Selected Carver Recipes

image of first page of gwc's peanut book How to Grow the Peanut and 101 Ways of Preparing it for Human Consumption.
[Carver, Bulletin No. 31, June 1925]
"Before interested housewives [Dr. Carver compared cooking to painting]...In painting the artist attempts to produce pleasing effects through the proper blending of colors. The cook must blend her food in such a manner as to produce dishes which are attractive. Harmony in food is just as important as harmony in colors."

Tillery, after George Washington Carver.

Carver was a talented and innovative cook. His recipes were developed to make tasty and nutritious dishes using local and easily-grown crops. Booker T. Washington thought that Carver had "great ability in and showing what can be done in the use of foods and the preserving of foods." Using Tuskegee Institute bulletins, Carver shared his recipes with farmers and housewives. Many of his recipes would today be considered "nouvelle cuisine." The recipes below are taken from Dr. Carver's bulletins.


Peanut Soupimage of bottle with shelled peanuts
Cook peanuts until soft; remove skins, mash or grind until very fine; let milk come to a boil; add the peanuts; cook 20 minutes. Rub flour into a smooth paste with milk; add butter to the peanuts and milk; stir in flour; season with salt and pepper to taste; serve hot.

Peanut Soup Number Four
Boil 10 minutes in a half a cup of water; half a cup of chopped celery, a tablespoon of chopped onion, the same amount of red and green peppers mixed; add a cup of peanut butter and 3 cups of rich milk to which has been added 1 tablespoon of flour; add 1 teaspoon of sugar; boil two minutes and serve.

Sorrel soup
We hope that every person who likes something new, novel, delicious nourishing, and appetizing will try this soup. Thoroughly clean and wash about 2 quarts of the leaves, boil slowly until tender (preferably in a porcelain or granite ware vessel); rub through a sieve, add your favorite seasoning and three cups of soup stock to it; thicken with one tablespoon of butter and one of flour rubbed together, stir this into a teacupful of boiling hot milk. Add to the soup stirring it vigorously to prevent curdling. Let boil up and serve at once.

Peanut butter candy
2 cups sugar
2 tablespoons peanut butter
½ cup milk
Blend (all ingredients) together, boil for 5 minutes, remove from the fire and beat steadily until cool. (Break into pieces and store covered).


Broiled Tomatoes
Wipe; scald; peel and cut the tomatoes in halves or thick slices; if very large lay on a wire broiler; when hot, add a pinch of pepper, salt and a bit of butter; toast quickly until brown; serve hot.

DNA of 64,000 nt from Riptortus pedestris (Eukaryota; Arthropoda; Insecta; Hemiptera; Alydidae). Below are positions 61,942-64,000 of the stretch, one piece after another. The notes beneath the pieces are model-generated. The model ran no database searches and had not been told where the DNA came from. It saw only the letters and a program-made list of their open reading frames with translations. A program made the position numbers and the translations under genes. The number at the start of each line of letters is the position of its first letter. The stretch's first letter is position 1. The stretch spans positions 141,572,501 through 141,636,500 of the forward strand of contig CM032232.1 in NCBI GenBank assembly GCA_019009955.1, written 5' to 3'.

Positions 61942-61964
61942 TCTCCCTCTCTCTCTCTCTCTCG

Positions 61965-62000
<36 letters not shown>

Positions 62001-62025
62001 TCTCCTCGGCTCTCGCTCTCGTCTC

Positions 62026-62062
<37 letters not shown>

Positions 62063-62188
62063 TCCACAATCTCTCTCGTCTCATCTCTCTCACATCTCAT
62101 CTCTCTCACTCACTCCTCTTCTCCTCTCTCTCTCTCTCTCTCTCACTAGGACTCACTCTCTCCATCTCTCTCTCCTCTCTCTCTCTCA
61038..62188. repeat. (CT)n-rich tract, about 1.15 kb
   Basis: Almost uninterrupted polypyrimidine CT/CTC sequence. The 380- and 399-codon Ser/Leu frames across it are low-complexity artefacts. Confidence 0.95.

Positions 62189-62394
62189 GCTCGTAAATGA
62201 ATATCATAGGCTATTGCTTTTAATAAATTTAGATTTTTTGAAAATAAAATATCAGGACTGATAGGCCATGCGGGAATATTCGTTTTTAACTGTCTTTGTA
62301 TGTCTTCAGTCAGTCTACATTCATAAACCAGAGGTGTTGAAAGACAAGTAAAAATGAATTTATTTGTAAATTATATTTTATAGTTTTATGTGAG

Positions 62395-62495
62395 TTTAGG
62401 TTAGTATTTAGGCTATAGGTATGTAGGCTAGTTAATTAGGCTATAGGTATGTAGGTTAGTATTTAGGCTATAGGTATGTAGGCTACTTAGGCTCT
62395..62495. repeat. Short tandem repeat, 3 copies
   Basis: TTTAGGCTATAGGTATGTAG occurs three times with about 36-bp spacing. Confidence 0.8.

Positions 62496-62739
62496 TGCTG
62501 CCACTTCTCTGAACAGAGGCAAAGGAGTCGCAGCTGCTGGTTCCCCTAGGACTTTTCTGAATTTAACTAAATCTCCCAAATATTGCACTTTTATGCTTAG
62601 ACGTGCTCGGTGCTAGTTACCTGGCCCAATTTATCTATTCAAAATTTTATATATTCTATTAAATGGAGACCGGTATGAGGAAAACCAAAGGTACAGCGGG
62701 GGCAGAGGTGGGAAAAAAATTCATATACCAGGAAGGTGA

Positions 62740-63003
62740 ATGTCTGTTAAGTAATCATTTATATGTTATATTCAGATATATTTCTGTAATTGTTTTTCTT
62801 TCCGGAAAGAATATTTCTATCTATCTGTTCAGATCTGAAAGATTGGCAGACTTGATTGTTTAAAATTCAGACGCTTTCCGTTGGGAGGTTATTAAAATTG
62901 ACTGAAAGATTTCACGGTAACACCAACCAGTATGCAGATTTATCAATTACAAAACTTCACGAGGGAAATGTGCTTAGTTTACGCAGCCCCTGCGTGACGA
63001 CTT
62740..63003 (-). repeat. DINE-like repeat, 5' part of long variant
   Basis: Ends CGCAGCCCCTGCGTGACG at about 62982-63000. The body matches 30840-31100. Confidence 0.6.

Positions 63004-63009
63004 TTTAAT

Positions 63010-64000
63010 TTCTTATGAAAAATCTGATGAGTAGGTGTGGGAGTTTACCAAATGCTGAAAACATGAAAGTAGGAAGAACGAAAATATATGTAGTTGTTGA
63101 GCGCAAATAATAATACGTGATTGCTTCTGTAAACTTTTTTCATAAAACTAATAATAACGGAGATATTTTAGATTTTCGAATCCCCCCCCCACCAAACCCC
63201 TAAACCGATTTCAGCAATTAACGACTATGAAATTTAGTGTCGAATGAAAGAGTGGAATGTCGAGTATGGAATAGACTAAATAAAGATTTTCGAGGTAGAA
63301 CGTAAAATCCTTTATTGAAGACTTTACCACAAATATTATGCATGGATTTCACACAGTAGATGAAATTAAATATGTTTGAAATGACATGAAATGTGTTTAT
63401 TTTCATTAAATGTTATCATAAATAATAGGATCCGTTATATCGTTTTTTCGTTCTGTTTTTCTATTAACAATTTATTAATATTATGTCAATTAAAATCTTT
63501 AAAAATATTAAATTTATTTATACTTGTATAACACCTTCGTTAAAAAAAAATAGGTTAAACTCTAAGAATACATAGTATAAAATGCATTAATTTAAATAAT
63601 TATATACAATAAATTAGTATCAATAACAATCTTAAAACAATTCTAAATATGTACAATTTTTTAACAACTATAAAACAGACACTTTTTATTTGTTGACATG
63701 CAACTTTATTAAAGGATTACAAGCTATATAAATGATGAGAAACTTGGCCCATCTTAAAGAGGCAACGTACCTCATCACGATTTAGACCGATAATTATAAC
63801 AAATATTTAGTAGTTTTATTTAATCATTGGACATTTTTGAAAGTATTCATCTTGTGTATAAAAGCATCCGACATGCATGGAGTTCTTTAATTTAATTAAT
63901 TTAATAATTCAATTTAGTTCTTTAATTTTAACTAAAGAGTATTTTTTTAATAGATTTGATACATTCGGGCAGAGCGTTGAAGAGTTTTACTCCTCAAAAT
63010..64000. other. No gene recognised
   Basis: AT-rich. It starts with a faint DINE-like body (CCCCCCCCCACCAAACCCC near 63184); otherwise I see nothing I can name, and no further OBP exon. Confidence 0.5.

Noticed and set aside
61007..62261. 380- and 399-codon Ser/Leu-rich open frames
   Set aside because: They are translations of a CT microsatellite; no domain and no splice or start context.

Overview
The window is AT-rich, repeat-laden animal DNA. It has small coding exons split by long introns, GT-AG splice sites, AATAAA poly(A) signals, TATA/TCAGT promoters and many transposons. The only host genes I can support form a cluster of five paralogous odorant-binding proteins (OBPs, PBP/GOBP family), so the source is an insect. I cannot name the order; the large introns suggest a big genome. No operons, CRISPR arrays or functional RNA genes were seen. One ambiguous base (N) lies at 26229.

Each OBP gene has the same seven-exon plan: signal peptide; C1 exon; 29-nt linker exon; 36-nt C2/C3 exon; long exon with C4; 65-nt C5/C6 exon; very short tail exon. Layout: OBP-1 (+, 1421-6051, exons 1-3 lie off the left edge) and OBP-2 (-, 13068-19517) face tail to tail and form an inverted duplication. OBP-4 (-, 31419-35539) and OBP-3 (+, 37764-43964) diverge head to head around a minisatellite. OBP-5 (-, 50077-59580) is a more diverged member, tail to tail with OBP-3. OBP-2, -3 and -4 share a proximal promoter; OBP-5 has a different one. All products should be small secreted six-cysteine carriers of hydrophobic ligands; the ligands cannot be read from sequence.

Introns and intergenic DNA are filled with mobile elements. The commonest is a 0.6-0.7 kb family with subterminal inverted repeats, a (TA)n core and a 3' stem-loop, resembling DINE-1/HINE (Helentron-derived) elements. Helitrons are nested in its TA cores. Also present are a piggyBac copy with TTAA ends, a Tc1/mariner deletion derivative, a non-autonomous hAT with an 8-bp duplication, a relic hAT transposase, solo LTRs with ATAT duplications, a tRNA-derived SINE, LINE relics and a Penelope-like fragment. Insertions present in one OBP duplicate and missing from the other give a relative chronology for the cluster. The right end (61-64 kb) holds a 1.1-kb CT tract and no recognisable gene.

Baked Tomatoes
Cut in halves; lay them in buttered pan; cover with buttered bread crumbs, and bake until brown.


Dr. Carver's Baked Sweet Potatoes
Scrub with brush and rinse with water until thoroughly clean. Bake like white potatoes, without breaking the skin. When done break the skin in one place in the form of a cross, forcing the meat partly out, cap with butter and serve. Potatoes from 1 to 1 1/2 inches in diameter, and from 5 to 6 inches long, as the most desirable for baking- the flavor seems to be far superior to the large kinds, or the round or irregular sort.


Peanut Cookies
3 cups flour
2 eggs
1 cup sugar
1 1/2 cups ground peanuts
1/2 cup butter
1 cup sweet milk
1 teaspoon baking powder
Cream butter and sugar; add eggs well beaten; now add the milk and flour; flavor to taste with vanilla; and the peanuts last; drop one spoonful to the cooking in well greased pans; bake quickly.

Peanut Brownies
2 eggs
2 squares chocolate
1 cup sugar
1/2 cup flour
1/2 cup melted butter
1/8 cup coarsely ground peanuts
Mix and bake in shallow pan in a quick oven; garnish the top with nuts; cut in squares.

  stuffed rooster, TUIN 331
Mock Chicken
Blanch and grind a sufficient number of peanuts until they are quite oily; stir in one well-beaten egg; if too thin, thicken with rolled bread crumbs or cracker dut; stir in a little salt. Boil some sweet potatoes until done; peel and cut in thin slices; spread generously with the peanut mixture; dip in white of egg; fry to a chicken brown; serve hot.

Peanut Brittle
3 cups granulated sugar
1 scant cup boiling water
1 cup roasted peanuts
1/4 teaspoon soda
Melt all together over a slow fire; cook gently wihtout stirring until a little hardens when dropped in cold water; add the nuts; turn the mixture in well buttered pans and cut while hot. Stirring will cause the syrup to sugar.

Peanut Chocolate Fudge
1 cup cream
2 cups white granulated sugar
1/4 cake unsweetened chocolate
1 cup chopped peanuts
1 tablespoon butter
Put in the sugar and cream, and when this becomes hot, put in the chocolate, broken up into fine pieces; stir vigorously and constantly, put in the butter when it begins to boil; stir until it creams when beaten on a saucer; remove and beat until quite cool, and pour into buttered tins; add the nuts before stirring.

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